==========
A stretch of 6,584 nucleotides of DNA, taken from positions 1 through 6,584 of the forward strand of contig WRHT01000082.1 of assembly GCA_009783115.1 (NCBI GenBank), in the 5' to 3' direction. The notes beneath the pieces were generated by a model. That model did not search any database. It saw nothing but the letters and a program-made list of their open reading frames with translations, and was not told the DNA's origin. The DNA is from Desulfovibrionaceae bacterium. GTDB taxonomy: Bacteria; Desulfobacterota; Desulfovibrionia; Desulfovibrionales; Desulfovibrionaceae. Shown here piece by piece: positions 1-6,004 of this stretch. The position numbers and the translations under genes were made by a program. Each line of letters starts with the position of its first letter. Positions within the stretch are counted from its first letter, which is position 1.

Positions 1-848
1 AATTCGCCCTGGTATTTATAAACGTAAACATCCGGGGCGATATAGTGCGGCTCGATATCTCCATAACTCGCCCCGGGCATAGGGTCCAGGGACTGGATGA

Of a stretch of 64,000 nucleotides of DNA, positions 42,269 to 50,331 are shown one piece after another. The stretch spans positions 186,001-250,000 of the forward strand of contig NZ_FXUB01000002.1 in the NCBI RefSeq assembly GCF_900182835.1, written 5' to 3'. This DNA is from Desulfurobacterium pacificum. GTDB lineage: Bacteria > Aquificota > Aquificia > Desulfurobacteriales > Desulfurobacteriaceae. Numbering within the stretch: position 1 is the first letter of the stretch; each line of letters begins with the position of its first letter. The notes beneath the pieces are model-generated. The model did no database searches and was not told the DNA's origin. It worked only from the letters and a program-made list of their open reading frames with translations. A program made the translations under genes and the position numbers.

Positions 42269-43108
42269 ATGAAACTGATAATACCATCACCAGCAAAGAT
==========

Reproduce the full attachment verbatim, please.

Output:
A stretch of 6,584 nucleotides of DNA, taken from positions 1 through 6,584 of the forward strand of contig WRHT01000082.1 of assembly GCA_009783115.1 (NCBI GenBank), in the 5' to 3' direction. The notes beneath the pieces were generated by a model. That model did not search any database. It saw nothing but the letters and a program-made list of their open reading frames with translations, and was not told the DNA's origin. The DNA is from Desulfovibrionaceae bacterium. GTDB taxonomy: Bacteria; Desulfobacterota; Desulfovibrionia; Desulfovibrionales; Desulfovibrionaceae. Shown here piece by piece: positions 1-6,004 of this stretch. The position numbers and the translations under genes were made by a program. Each line of letters starts with the position of its first letter. Positions within the stretch are counted from its first letter, which is position 1.

Positions 1-848
1 AATTCGCCCTGGTATTTATAAACGTAAACATCCGGGGCGATATAGTGCGGCTCGATATCTCCATAACTCGCCCCGGGCATAGGGTCCAGGGACTGGATGA

Of a stretch of 64,000 nucleotides of DNA, positions 42,269 to 50,331 are shown one piece after another. The stretch spans positions 186,001-250,000 of the forward strand of contig NZ_FXUB01000002.1 in the NCBI RefSeq assembly GCF_900182835.1, written 5' to 3'. This DNA is from Desulfurobacterium pacificum. GTDB lineage: Bacteria > Aquificota > Aquificia > Desulfurobacteriales > Desulfurobacteriaceae. Numbering within the stretch: position 1 is the first letter of the stretch; each line of letters begins with the position of its first letter. The notes beneath the pieces are model-generated. The model did no database searches and was not told the DNA's origin. It worked only from the letters and a program-made list of their open reading frames with translations. A program made the translations under genes and the position numbers.

Positions 42269-43108
42269 ATGAAACTGATAATACCATCACCAGCAAAGAT